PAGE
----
As we saw above, Guix ensures the source code it pulls from channels comes from authorized developers. As a channel author, you need to specify the list of authorized developers in the .guix-authorizations file in the channel’s Git repository. The authentication rule is simple: each commit must be signed by a key listed in the .guix-authorizations file of its parent commit(s)13 The .guix-authorizations file looks like this:
;; Example '.guix-authorizations' file. (authorizations (version 0) ;current file format version (("AD17 A21E F8AE D8F1 CC02 DBD9 F8AE D8F1 765C 61E3" (name "alice")) ("2A39 3FFF 68F4 EF7A 3D29 12AF 68F4 EF7A 22FB B2D5" (name "bob")) ("CABB A931 C0FF EEC6 900D 0CFB 090B 1199 3D9A EBB5" (name "charlie"))))
Each fingerprint is followed by optional key/value pairs, as in the example above. Currently these key/value pairs are ignored.
This authentication rule creates a chicken-and-egg issue: how do we authenticate the first commit? Related to that: how do we deal with channels whose repository history contains unsigned commits and lack .guix-authorizations? And how do we fork existing channels?
Channel introductions answer these questions by describing the first
commit of a channel that should be authenticated. The first time a
channel is fetched with
guix pull or
time-machine, the command looks up the introductory commit and verifies
that it is signed by the specified OpenPGP key. From then on, it
authenticates commits according to the rule above. Authentication fails
if the target commit is neither a descendant nor an ancestor of the
Additionally, your channel must provide all the OpenPGP keys that were
ever mentioned in .guix-authorizations, stored as .key
files, which can be either binary or “ASCII-armored”. By default,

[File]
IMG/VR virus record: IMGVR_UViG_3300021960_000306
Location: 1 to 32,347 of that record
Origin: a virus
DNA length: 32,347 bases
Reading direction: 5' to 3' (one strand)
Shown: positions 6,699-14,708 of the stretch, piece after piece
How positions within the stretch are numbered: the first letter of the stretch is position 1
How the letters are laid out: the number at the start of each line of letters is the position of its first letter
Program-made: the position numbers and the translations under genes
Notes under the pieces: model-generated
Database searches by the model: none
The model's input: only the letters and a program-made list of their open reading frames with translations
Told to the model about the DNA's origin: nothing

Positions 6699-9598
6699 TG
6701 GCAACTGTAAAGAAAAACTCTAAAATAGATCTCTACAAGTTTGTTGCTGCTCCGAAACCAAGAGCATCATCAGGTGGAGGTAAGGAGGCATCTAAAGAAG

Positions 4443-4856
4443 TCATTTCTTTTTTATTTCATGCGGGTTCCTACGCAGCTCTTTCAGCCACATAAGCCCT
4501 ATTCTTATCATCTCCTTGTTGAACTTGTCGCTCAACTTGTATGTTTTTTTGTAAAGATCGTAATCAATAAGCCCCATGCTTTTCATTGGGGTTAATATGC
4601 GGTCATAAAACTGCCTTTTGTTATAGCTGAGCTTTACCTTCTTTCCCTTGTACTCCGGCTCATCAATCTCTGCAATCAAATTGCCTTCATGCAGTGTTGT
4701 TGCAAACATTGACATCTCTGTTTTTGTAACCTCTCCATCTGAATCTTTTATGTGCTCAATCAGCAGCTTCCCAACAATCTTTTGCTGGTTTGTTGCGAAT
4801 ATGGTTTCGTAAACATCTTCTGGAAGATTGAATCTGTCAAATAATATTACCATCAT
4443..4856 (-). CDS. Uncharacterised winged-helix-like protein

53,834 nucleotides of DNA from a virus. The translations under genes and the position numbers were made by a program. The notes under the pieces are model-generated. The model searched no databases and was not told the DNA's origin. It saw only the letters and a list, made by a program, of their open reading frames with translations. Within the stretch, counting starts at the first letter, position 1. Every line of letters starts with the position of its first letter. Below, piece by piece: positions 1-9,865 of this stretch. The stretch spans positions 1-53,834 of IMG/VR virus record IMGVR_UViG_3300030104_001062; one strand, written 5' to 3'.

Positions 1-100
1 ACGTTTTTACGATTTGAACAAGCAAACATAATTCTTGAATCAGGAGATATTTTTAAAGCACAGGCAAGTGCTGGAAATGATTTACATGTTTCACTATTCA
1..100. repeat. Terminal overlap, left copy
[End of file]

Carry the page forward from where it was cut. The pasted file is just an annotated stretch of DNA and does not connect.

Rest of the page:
those .key files are searched for in the branch named
keyring but you can specify a different branch name in
.guix-channel like so:
(channel (version 0) (keyring-reference "my-keyring-branch"))
To summarize, as the author of a channel, there are three things you have to do to allow users to authenticate your code:
gpg --exportand store them in .key files, by default in a branch named
keyring(we recommend making it an orphan branch).
Before pushing to your public Git repository, you can run
git-authenticate to verify that you did sign all the commits you are
about to push with an authorized key:
guix git authenticate commit signer
where commit and signer are your channel introduction. See Invoking guix git authenticate, for details.
Publishing a signed channel requires discipline: any mistake, such as an unsigned commit or a commit signed by an unauthorized key, will prevent users from pulling from your channel—well, that’s the whole point of authentication! Pay attention to merges in particular: merge commits are considered authentic if and only if they are signed by a key present in the .guix-authorizations file of both branches.
Git commits form a directed acyclic graph (DAG). Each commit can have zero or more parents; “regular” commits have one parent and merge commits have two parent commits. Read Git for Computer Scientists for a great overview.